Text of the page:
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The entertainment value of psychopaths
on 18 April 2013
Ruthlessly cool under pressure, fearlessly risk-taking, charming, manipulative, lacking in empathy and focused - these are the characteristics of clinically insane psychopaths, but also of many CEOs, surgeons, soldiers and bomb disposal experts i.e. people who make a vital contribution to society.
Although I was keen to read more about this from a "renowned psychologist" (see back cover), I soon became frustrated with this book. It is partly the tendency to gallop off at a tangent, losing the thread in the process. The subjective nature of many observations, coming from a scientist, made me uneasy. "But there's evidence to suggest that, deep within the corridors of the brain, psychopathy and sainthood share secret neural office space."
Experiments are cited but they often seem chosen for their gimmicky appeal with confusing explanations of the research methods used. I could have done with a simple diagram of the various parts of the brain and an explanation of things like synapses and neurons in context!
I was also put off by the roller-coaster of Kevin Dutton's overblown prose style. "Streaming behind our fuel-injected, turbo-charged brains are ancient Darwinian vapour trails stretching all the way back to the brutal, blood-soaked killing fields of prehistory."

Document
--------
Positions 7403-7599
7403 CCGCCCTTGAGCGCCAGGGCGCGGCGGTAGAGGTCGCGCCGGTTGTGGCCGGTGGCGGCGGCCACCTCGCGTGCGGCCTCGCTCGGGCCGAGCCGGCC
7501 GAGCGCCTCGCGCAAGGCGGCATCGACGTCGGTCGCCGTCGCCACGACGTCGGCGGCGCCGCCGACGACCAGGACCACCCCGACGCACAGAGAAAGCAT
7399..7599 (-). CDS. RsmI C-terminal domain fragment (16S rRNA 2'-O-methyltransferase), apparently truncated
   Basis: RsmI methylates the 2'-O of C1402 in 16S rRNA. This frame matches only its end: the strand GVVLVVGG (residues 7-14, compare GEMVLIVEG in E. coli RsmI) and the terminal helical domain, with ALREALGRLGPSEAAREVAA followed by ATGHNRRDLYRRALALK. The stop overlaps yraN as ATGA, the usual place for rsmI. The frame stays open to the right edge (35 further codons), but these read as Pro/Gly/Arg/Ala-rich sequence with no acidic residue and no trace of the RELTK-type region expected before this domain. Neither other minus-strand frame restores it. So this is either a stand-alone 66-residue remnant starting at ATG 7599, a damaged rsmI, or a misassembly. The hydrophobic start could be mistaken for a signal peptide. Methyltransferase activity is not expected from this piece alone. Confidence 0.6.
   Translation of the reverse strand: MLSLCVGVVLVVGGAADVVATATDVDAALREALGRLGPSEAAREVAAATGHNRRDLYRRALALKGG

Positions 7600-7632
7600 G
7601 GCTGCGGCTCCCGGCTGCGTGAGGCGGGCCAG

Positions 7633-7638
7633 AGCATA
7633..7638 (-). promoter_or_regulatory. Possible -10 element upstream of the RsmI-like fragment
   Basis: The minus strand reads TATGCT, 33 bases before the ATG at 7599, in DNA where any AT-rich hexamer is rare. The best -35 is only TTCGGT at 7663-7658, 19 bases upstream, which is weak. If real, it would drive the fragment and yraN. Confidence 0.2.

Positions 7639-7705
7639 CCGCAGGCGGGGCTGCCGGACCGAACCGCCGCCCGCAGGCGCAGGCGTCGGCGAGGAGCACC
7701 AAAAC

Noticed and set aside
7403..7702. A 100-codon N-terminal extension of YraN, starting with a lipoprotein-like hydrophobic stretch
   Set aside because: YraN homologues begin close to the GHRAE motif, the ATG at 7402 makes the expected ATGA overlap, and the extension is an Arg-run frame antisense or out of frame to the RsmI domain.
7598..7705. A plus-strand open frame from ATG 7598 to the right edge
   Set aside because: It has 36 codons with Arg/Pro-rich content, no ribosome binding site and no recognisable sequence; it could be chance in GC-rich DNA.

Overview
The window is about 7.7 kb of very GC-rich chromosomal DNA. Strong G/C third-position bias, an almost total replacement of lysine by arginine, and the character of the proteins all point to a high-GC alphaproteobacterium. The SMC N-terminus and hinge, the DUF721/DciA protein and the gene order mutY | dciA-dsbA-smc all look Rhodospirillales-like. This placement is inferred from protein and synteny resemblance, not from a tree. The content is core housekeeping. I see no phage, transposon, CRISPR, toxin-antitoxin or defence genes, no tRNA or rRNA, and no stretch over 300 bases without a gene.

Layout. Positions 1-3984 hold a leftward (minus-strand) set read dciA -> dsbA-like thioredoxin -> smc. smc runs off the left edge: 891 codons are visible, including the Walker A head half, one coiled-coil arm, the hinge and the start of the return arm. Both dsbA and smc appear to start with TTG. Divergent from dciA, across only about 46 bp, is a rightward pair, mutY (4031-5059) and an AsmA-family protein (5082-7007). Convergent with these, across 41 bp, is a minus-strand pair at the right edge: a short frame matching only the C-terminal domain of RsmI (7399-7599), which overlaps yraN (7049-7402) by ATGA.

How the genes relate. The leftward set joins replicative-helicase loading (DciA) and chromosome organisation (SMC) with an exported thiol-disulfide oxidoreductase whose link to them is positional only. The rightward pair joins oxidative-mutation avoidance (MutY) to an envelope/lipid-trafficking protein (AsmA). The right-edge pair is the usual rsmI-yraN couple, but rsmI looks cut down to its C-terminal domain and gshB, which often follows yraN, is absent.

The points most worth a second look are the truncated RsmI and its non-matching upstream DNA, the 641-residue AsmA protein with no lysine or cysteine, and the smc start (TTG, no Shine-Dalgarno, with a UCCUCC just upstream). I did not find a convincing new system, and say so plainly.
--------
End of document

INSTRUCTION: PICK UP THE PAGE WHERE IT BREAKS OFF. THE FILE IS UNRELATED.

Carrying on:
Too often, there is a breathless capital letter. At the start of every phrase. When he is getting carried away. To quote from his meeting with an American con man. "At close quarters. I distinctly remember our meeting in New Orleans. And how I felt at the time. Enthalled but creeped out ...... Despite the millionaire yachtsman vibe, I was under precious few illusions as to the kind of man I was dealing with. Here in all his glory was a psychopath. A predatory social chameleon. As the champagne flowed, and the slow southern twilight glinted off his Rolex, he would colonise your brain synapse by synapse without even breaking a sweat. And without you even knowing." (But surely you do know if you are only interviewing him because of your interest in psychopaths, plus most normally discerning people would be wary of his type anyway).
I am sure many readers will find this book entertaining, but I prefer the more systematic and objectively informative approach to the intriguing but painful and damaging topic of mental disorder, such as to be found in "Madness Explained: Psychosis and Human Nature" by Richard Bentall.